Fortunately, fatal on-the-job injuries are relatively rare in Ohio. In the fiscal year 2017, just 155 of 97,931 claims filed with the state workers’ compensation fund involved a death. When an employee is killed at work or dies as the result of an on-the-job injury or long-term exposure, workers’ compensation provides benefits to surviving family members.
The surviving family of an injured worker who was receiving compensation at the time of his death is also entitled to accrued benefit, even if the recipient’s death was unrelated to the work injury.
Death Benefits for Surviving Dependents
Death benefits to surviving dependents are paid out by the Bureau of Workers’ Compensation (BWC) every two weeks. The death benefit is equal to 2/3 of the deceased workers’ wages or salary, subject to a minimum and maximum weekly amount.
The BWC allocates the available benefit among eligible dependents. Most often, that means a surviving spouse and children under the age of 18. However, older children may be eligible if they are full-time students at an accredited institution or are physically or mentally incapacitated. Other dependent family members may also be eligible, such as parents who resided with the deceased worker.
The surviving spouse is entitled to lifetime benefits unless he or she remarries. A surviving spouse who remarries while receiving benefits will receive a lump sum equal to the benefits he or she would receive over a two-year period, and then no further benefits.
The workers’ compensation death benefit may also include funeral expenses, up to a cap of $5,500.
Accrued Workers’ Compensation Benefits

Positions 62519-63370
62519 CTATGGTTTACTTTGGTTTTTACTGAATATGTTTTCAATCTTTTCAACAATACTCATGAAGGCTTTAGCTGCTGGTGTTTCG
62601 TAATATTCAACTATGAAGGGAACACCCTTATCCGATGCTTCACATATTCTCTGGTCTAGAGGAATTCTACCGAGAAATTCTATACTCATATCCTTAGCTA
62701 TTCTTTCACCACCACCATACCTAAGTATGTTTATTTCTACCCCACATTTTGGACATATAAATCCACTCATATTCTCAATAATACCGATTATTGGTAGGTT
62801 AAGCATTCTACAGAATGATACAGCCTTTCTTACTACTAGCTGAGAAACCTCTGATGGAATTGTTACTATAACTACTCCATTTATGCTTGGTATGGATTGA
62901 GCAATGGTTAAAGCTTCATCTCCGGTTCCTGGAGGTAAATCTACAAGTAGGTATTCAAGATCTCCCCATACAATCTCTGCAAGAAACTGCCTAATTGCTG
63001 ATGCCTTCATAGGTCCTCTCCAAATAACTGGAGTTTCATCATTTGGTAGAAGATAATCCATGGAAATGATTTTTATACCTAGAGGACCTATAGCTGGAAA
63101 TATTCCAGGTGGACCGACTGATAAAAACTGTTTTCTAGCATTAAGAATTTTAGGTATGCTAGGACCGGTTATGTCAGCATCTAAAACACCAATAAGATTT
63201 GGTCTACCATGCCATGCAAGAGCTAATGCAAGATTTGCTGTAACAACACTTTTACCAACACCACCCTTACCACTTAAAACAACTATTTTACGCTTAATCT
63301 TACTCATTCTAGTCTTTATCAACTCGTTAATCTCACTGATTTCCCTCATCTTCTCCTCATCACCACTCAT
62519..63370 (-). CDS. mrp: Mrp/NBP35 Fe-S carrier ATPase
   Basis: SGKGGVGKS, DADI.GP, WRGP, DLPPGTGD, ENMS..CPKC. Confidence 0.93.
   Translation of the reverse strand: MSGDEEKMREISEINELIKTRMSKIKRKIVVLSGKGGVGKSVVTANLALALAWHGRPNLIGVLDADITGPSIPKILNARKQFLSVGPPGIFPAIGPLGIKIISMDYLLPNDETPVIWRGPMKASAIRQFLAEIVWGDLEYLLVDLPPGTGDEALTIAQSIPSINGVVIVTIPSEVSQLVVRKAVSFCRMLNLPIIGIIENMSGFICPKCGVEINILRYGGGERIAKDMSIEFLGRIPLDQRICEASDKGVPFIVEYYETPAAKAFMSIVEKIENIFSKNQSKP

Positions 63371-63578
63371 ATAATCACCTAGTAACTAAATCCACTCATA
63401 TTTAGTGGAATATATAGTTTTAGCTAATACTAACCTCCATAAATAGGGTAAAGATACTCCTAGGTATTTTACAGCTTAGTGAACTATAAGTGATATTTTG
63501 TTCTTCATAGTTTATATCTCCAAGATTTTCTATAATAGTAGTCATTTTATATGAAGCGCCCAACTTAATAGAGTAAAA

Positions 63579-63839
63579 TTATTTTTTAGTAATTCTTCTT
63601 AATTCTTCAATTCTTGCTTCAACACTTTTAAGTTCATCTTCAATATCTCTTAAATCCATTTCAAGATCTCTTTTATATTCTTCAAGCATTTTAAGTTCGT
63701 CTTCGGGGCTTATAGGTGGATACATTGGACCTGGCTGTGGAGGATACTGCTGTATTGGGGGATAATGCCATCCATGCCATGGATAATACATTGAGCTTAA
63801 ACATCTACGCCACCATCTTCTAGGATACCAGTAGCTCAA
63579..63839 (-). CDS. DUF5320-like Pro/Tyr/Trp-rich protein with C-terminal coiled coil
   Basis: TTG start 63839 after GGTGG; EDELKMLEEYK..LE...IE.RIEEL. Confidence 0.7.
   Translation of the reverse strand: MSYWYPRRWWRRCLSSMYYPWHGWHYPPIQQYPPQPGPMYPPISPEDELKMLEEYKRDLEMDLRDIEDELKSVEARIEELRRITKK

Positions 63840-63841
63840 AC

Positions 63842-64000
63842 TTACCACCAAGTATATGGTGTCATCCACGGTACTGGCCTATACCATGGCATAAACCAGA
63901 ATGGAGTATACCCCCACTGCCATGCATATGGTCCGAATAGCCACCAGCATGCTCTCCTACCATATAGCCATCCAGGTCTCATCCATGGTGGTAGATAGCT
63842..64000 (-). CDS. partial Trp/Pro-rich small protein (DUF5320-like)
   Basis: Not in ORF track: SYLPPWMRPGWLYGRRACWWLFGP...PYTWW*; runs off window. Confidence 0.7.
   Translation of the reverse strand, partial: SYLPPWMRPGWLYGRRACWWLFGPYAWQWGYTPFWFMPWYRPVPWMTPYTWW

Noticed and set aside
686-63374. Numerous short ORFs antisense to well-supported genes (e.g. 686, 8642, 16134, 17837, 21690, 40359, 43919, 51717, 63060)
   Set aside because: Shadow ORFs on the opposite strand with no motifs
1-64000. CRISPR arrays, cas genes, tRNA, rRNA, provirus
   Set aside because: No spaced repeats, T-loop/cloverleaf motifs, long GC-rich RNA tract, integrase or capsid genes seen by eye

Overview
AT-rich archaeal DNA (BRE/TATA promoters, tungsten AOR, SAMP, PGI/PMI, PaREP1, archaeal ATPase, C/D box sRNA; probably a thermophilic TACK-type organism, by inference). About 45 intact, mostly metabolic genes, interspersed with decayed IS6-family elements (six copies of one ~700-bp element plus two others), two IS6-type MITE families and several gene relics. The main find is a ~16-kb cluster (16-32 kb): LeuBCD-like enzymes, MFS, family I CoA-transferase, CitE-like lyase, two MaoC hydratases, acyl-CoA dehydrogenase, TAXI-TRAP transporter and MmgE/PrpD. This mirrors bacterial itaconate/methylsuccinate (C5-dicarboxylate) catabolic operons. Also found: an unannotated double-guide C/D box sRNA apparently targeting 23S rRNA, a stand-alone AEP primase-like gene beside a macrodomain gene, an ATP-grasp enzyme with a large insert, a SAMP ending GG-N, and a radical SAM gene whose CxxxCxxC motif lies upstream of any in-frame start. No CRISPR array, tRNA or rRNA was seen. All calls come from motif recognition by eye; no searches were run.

While death benefits are available only to certain surviving dependents of the deceased worker, accrued benefits are already owed to the worker. Therefore, payment of accrued benefits is not dependent on there being an eligible dependent. If there are no family members eligible to receive accrued benefits directly from the BWC, then the benefits repayable to the deceased’s estate.
That means the benefits will be distributed according to the terms of the deceased’s will. If the worker died without a will and there are no eligible benefits, the benefits—like the deceased’s other assets—will be distributed by the executor of the estate according to Ohio’s intestate succession laws.
Certain third parties are also eligible to apply for payment from the deceased’s accrued benefits, including the provider that rendered funeral services or an individual who paid those costs.
The deadline for application may be either one or two years from the date of the injured worker’s death, depending on the status of the claim at the time of the workers’ death. If you were the dependent of a worker who died while receiving workers’ compensation benefits, or who was eligible for benefits at the time of his or her death, contact an experienced workers’ compensation attorney as soon as possible.
Our Workers’ Compensation Lawyers Can Help
In the wake of the loss of a loved one, legal processes are likely the furthest thing from your mind.
When you put your workers’ compensation claim in the hands of an experienced local attorney, you can focus your energy on caring for yourself and helping your family move forward.
The information presented in this post is not legal advice and does not form a lawyer/client relationship. Laws and circumstances can differ and change.
Please contact us for a personal review of your situation